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Richard V. Battle: “Be there as needed and follow-up with them”

Recognition — Usually we face challenges individually or in small groups. It is easy to suffer and those around us are unaware of our situation. In 2020, all of us are facing the same threat simultaneously. Some will retreat to the television, food, and drink; and when it is over, wonder what happened. Successful people have pivoted, […]

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Recognition — Usually we face challenges individually or in small groups. It is easy to suffer and those around us are unaware of our situation. In 2020, all of us are facing the same threat simultaneously. Some will retreat to the television, food, and drink; and when it is over, wonder what happened. Successful people have pivoted, are adapting their efforts to the current environment, discovering new opportunities; and will leap frog the first group to new levels of success.


As a part of my series about the things we can do to develop serenity and support each other during anxious times, I had the pleasure of interviewing Richard V. Battle

Richard V. Battle has authored six books and has been a public speaker and trainer for over 30 years on topics including leadership, motivation, faith, sales, and volunteerism. He is a veteran of life’s battles, including his experiencing surviving an apartment fire, financial destruction, divorce, two heart procedures, cancer, and the loss of his only son.

Navigating Life’s Journey: Common Sense in Uncommon Times is his seventh book, which will be published appropriately in the Fall of 2020.


Thank you so much for doing this with us! Our readers would love to “get to know you” a bit better. Can you share with us the backstory about what brought you to your specific career path?

I never dreamed of being in the position I am in today, and believe it is Spirit driven. While enjoying a long and successful corporate career, I always enjoyed “returning the favor” I have been given by so many in my life to those in the next generations. I’m fortunate to have the opportunity to pursue that full time presently, and it is very fulfilling.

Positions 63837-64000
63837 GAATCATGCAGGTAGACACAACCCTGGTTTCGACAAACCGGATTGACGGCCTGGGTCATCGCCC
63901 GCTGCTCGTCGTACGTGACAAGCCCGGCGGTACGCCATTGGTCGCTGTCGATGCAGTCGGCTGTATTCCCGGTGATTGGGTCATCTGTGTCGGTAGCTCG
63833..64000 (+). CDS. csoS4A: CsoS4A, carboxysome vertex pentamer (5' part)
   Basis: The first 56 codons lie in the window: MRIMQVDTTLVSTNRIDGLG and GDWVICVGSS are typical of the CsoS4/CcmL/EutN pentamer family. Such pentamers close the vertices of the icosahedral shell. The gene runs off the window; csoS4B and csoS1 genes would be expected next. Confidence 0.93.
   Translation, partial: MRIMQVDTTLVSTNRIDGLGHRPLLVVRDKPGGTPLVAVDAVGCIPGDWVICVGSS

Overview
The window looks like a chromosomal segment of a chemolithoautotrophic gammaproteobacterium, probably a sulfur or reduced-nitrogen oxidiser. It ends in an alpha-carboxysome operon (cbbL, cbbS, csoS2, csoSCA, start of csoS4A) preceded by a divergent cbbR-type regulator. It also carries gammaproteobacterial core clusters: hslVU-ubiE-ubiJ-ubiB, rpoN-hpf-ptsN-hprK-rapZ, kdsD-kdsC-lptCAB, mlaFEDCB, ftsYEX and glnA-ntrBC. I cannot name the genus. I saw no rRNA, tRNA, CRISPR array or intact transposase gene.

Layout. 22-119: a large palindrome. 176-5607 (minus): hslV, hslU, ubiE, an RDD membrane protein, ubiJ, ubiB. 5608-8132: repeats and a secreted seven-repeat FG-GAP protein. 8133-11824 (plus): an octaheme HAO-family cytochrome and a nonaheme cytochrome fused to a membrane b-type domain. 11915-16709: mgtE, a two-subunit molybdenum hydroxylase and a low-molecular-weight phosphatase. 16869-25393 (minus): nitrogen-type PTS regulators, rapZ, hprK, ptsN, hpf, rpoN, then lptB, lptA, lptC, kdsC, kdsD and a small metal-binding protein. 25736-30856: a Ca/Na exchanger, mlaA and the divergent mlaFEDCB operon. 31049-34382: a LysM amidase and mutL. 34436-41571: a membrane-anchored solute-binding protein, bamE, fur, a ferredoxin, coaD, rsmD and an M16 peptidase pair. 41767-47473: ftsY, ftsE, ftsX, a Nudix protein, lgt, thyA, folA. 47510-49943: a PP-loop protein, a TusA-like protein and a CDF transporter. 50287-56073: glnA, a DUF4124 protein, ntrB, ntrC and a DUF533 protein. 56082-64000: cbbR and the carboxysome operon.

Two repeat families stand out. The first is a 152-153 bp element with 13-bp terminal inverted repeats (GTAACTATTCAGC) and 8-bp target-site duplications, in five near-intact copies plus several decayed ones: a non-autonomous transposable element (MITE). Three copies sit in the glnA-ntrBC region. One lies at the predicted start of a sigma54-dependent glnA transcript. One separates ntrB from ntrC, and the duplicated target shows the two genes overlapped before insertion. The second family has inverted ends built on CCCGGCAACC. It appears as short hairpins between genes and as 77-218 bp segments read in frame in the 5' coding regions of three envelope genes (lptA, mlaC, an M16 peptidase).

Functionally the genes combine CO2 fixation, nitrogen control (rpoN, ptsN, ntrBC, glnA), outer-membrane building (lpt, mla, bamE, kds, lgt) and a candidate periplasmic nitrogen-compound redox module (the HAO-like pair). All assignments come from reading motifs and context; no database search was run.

Can you share the most interesting story that happened to you since you started your career?

There are so many to choose from! Recently, I was approached by a lady who I had seen at church, but didn’t know. She said, “I really appreciate your book.” I thanked her, but didn’t know which book she was mentioning. Before I could ask, she said, “Surviving Grief by God’s Grace was very beneficial to me.” I was stunned, humbled and appreciative. That volume was about the passing of my only son, and was published in 2002. It was encouraging to me to persist in sharing my experiences because we never know when our efforts might benefit someone. It also added impact to my late son’s life long after he left this earth. If you can define “priceless”, that is it.

What advice would you suggest to your colleagues in your industry to thrive and avoid burnout?

My experience with burnout is anecdotal as I haven’t personally experienced it. Those I have worked with who fell to it generally over-committed themselves, focused on a finite objective, and did not look beyond those commitments and objectives to future opportunities.

What advice would you give to other leaders about how to create a fantastic work culture?

The leader must first envision the mission, then communicate the vision to the team. The best leadership is by example and from the front. The team won’t care what you know until they know how much you care about them. Honesty, integrity and servant leadership demonstrate to the team your focus is on the mission and the team’s welfare, and not your own glory or success.

If the team achieves the mission, there will be plenty of accolades for everyone. If the team senses the leader is out for him or herself, they will not exert the effort necessary to over-perform.

It is crucial every team member buys-in to the mission, understands their responsibility, what happens to them if the team fails, and what happens to them if the team succeeds.

It is one of the best feelings I have ever experienced leading teams in achieving far more than anyone dreamed the team could achieve. That is the feeling that expands each team member’s confidence for future efforts.

Is there a particular book that made a significant impact on you? Can you share a story or explain why it resonated with you so much?

Again, three are so many choices! Up the Organization by Robert Townsend moved me years ago, and has substantially influenced my writing style.

Ok, thank you for all that. Now let’s move to the main focus of our interview. Many people have coronavirus pandemic have only heightened a sense of uncertainty, fear, and loneliness. From your experience or research what are five steps that each of us can take to develop serenity during such uncertain times? Can you please share a story or example for each?